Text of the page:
A re-post, while I come to grips with the eye-watering, cranium-cracking, vertigo-inducing, ear-popping illness du jour. If you need me, I'll be over here, pretending not to watch daytime, court TV...
You wouldn’t know it to look at me now, but I was a straight-A student. No, really! Spelling? No problem. Math? Yep. Science, philosophy, music? You bet.
And so what? Spellcheck has relieved us of the need to spell correctly. Calculators are on everything from phones to, well, calculators. Science comes in handy during Trivial Pursuit and while watching Cash Cab, philosophy makes me a thoughtful and open-minded drunk, and my music knowledge – well, again with the Trivial Pursuit.
I made a mistake in not going directly from high school to college.
And I made a mistake in learning to type.
This is probably going to blow your mind, so you may want to brace yourself against a large bit of furniture, but I type like the freakin’ wind.
No. Not really. Because once it’s been discovered that you’re good at something, suddenly, no matter where you are, if there's a need for a typist, no one else in the room can do it.
“Could you just do the typing? I type with two fingers. It’ll go so much faster if you do it.”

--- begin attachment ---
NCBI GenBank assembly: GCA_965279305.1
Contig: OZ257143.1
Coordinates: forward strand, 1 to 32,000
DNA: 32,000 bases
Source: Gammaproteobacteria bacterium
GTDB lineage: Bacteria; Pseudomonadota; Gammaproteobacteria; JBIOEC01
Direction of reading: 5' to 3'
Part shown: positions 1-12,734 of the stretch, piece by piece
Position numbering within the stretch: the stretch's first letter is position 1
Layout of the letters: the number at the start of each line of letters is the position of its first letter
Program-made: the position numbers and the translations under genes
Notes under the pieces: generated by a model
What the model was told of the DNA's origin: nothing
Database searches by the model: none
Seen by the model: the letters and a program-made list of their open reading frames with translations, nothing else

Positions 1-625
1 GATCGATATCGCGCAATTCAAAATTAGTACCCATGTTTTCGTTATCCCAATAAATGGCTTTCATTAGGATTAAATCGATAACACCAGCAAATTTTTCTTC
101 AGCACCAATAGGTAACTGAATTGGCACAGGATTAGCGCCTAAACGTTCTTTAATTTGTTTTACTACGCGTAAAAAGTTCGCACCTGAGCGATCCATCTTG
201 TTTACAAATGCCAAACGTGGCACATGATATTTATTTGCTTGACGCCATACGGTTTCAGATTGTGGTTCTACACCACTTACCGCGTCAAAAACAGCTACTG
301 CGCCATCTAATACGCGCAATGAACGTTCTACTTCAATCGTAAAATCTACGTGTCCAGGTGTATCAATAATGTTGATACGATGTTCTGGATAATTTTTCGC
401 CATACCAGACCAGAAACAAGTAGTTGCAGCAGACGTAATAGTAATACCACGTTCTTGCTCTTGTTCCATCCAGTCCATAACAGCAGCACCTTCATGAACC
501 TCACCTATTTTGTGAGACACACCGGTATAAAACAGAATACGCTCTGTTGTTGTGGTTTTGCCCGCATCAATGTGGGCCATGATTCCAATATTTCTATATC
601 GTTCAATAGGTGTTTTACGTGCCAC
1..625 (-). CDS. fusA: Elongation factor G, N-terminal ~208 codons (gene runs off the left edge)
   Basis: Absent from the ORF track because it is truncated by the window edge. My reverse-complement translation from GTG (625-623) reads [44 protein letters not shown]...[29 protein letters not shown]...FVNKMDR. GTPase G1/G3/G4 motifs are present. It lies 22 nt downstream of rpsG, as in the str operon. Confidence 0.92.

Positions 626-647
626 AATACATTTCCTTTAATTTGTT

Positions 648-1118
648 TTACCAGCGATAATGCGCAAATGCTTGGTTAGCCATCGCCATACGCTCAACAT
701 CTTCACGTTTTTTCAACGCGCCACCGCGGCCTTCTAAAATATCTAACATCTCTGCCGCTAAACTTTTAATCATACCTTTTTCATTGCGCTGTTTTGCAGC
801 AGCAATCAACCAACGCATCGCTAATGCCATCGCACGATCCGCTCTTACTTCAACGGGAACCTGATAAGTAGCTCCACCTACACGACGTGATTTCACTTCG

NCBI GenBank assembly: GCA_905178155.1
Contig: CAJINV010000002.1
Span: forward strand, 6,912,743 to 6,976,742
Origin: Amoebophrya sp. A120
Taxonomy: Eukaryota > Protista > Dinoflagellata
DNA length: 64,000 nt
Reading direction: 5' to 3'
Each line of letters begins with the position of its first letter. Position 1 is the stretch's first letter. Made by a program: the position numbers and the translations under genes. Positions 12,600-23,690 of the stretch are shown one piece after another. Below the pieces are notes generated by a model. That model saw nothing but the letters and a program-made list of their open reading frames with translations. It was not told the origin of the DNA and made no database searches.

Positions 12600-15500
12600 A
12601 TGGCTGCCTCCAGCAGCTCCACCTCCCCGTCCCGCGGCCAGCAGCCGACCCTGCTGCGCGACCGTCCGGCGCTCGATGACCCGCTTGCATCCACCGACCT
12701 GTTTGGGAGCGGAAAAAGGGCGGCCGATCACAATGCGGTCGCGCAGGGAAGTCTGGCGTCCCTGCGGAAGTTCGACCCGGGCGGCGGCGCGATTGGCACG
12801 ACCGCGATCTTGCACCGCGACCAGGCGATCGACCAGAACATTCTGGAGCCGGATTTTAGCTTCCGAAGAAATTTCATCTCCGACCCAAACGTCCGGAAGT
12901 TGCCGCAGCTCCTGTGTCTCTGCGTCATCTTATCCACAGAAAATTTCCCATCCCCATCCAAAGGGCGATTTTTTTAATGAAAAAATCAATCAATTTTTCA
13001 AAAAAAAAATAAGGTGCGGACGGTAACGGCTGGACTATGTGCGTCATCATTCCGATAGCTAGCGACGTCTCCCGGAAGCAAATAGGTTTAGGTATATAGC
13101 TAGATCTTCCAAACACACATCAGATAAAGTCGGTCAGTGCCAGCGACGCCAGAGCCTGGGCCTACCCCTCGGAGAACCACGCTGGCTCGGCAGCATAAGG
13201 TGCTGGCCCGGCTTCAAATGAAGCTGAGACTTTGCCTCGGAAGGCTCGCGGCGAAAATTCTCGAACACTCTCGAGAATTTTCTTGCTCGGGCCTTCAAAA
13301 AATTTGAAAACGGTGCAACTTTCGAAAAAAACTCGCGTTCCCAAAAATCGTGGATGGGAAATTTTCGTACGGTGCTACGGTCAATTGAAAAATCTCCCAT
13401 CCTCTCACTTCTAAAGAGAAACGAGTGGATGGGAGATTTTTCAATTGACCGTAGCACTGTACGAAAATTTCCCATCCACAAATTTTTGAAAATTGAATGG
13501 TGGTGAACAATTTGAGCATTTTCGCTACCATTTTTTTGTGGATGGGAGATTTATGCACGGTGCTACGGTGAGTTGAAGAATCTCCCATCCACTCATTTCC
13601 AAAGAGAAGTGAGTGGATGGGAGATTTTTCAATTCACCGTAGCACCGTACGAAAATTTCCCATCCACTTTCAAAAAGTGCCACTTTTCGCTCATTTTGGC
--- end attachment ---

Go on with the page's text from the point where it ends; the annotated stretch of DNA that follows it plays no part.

A number of years ago we had a college student, an intern, at work. Nice guy, probably 22 or so. He was young and unblemished and wore earnest business casual sweaters with khaki pants. We called him “Intern Boy” in our discussions of him over the lunch hour.
I wouldn’t say he and I were friends. But we were colleagues; and at work, that’s enough, don’t you think?
He stopped by my desk one day.
“Hey,” he said.
I looked up from the report I was furiously typing. Could I get a 25-page report typed and proofread in an hour? My boss had seemed to think so.
He placed a pile of papers on my desk. “I’m going to need these faxed by the end of the day.”
I frowned slightly. “You are, huh?”
“Um,” he said. Was I one of those saucy, quirky secretaries he had seen on prime time TV? He wasn’t sure.
I cocked my head slightly and continued to look at him.
“I don’t know how to fax,” he said.
“It’s easy,” I said. “You see that machine over there? You put the papers, face-down, in the feed. Then you punch the fax number in on the keypad and press the big green button.”
He didn’t move.
Perhaps he hadn’t noticed that the fax machine tutorial was over.
"So voila,” I concluded. “Fish and chips.”
He smiled flirtatiously. “Oh, come on. I’ll just mess it up if I do it,” he said coyly. “I’m sure you do it better than I ever could.”
I thought about the As, the gold stars. I thought about the Pythagorean Theorem, my interest in Russian literature, about how great I had been on those Word Find puzzles in elementary school.
I sighed. Whatever he had been studying the last four years, there had not been time spent on office equipment – or office etiquette.
“I support four of the people on this floor,” I said. “I’m sorry, but you’re not one of them. You’re going to have to learn to operate the fax machine for yourself.”
And I went back to typing.
Poor Intern Boy. He walked over to the fax machine, and I lost track of what he was doing. I hoped he had taken that as simply and as directly as I had phrased it.
There was a large frosted cookie on my desk the next morning.
“Thanks for the Advice,” it said.
Good ol’ Intern Boy.